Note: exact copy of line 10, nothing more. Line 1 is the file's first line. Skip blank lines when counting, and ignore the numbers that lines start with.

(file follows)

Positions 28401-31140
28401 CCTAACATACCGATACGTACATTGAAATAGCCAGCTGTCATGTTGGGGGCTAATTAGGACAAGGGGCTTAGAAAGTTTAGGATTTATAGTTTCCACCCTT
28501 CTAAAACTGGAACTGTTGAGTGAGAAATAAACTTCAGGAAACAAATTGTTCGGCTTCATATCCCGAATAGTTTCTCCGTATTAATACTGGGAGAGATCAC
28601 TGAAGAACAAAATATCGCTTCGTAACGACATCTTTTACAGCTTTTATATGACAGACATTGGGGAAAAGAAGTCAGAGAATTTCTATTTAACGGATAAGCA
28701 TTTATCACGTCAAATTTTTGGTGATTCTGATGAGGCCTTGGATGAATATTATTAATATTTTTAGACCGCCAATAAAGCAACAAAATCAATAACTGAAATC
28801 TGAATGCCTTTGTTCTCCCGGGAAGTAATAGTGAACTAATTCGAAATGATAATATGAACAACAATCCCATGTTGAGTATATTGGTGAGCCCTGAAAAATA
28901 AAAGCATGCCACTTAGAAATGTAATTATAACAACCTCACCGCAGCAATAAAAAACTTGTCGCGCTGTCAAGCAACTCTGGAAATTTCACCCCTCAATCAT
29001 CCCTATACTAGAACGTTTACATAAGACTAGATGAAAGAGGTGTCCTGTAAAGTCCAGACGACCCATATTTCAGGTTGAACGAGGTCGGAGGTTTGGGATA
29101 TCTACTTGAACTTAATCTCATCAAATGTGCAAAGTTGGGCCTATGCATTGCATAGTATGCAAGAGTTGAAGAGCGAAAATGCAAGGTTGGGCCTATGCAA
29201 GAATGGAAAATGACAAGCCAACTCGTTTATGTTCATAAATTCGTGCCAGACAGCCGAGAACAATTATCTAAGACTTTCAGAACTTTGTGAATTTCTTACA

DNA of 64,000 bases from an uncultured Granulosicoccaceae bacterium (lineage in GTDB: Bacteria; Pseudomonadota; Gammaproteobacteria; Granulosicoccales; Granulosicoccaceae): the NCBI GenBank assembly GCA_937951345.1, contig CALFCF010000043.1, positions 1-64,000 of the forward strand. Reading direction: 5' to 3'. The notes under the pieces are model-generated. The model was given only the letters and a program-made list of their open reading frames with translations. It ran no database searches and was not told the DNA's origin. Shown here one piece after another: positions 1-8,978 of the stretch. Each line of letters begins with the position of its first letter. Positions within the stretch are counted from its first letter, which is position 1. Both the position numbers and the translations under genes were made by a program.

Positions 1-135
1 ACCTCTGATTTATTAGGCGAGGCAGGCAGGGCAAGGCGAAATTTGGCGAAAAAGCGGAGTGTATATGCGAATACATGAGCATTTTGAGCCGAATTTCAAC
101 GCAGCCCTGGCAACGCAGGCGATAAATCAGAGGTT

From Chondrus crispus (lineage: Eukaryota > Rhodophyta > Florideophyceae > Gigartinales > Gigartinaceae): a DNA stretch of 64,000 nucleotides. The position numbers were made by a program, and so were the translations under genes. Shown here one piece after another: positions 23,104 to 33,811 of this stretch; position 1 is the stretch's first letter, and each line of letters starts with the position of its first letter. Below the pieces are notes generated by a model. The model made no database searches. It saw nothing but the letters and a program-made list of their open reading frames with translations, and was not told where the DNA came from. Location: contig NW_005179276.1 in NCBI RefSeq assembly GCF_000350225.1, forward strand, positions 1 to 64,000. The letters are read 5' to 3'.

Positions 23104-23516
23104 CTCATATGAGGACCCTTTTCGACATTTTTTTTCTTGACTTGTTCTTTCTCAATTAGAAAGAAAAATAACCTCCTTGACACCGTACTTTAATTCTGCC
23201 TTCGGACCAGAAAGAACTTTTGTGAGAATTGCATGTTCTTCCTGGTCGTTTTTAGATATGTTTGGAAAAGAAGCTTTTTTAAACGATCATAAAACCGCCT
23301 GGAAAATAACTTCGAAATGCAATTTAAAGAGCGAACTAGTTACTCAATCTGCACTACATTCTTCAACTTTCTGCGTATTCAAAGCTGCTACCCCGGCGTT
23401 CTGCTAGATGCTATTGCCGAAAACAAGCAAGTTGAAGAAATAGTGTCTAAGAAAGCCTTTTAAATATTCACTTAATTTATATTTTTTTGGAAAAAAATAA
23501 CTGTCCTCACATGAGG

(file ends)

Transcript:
29201 GAATGGAAAATGACAAGCCAACTCGTTTATGTTCATAAATTCGTGCCAGACAGCCGAGAACAATTATCTAAGACTTTCAGAACTTTGTGAATTTCTTACA